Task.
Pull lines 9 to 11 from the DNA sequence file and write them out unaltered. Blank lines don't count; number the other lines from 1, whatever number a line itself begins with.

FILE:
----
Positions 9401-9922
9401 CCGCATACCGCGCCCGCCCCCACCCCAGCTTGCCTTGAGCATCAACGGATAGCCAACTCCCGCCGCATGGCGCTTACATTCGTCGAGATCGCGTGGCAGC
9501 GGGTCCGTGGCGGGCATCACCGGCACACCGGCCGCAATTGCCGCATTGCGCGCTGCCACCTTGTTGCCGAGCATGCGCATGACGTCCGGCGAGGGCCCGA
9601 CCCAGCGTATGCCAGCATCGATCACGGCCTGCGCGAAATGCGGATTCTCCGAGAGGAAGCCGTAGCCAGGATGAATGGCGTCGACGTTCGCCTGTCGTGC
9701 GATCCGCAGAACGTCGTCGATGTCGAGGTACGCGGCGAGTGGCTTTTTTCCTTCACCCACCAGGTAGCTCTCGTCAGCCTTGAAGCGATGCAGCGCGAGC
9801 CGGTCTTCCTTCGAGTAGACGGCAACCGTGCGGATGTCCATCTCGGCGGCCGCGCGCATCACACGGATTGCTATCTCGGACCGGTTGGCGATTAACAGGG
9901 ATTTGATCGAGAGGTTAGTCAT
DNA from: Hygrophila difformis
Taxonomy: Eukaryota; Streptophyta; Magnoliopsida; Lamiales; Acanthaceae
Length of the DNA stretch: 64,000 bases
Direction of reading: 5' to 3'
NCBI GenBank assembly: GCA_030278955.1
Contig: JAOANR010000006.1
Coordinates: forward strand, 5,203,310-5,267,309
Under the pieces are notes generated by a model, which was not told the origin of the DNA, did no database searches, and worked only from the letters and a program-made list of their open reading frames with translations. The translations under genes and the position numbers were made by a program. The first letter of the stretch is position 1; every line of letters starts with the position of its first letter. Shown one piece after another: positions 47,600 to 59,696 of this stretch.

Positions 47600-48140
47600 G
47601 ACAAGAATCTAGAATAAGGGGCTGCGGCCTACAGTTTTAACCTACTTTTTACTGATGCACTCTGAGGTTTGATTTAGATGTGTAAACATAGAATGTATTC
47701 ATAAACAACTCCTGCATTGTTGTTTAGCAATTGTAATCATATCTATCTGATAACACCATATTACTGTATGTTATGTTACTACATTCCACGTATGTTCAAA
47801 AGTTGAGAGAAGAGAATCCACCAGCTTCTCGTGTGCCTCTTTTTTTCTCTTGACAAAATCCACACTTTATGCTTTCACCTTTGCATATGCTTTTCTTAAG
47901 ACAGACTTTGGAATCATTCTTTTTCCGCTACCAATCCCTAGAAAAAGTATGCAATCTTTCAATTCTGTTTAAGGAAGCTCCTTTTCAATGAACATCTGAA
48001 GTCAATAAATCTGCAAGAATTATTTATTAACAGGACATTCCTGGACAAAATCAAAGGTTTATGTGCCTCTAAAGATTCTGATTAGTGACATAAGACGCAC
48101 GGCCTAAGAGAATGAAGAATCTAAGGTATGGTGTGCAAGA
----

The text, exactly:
Taxonomy: Eukaryota; Streptophyta; Magnoliopsida; Lamiales; Acanthaceae
Length of the DNA stretch: 64,000 bases
Direction of reading: 5' to 3'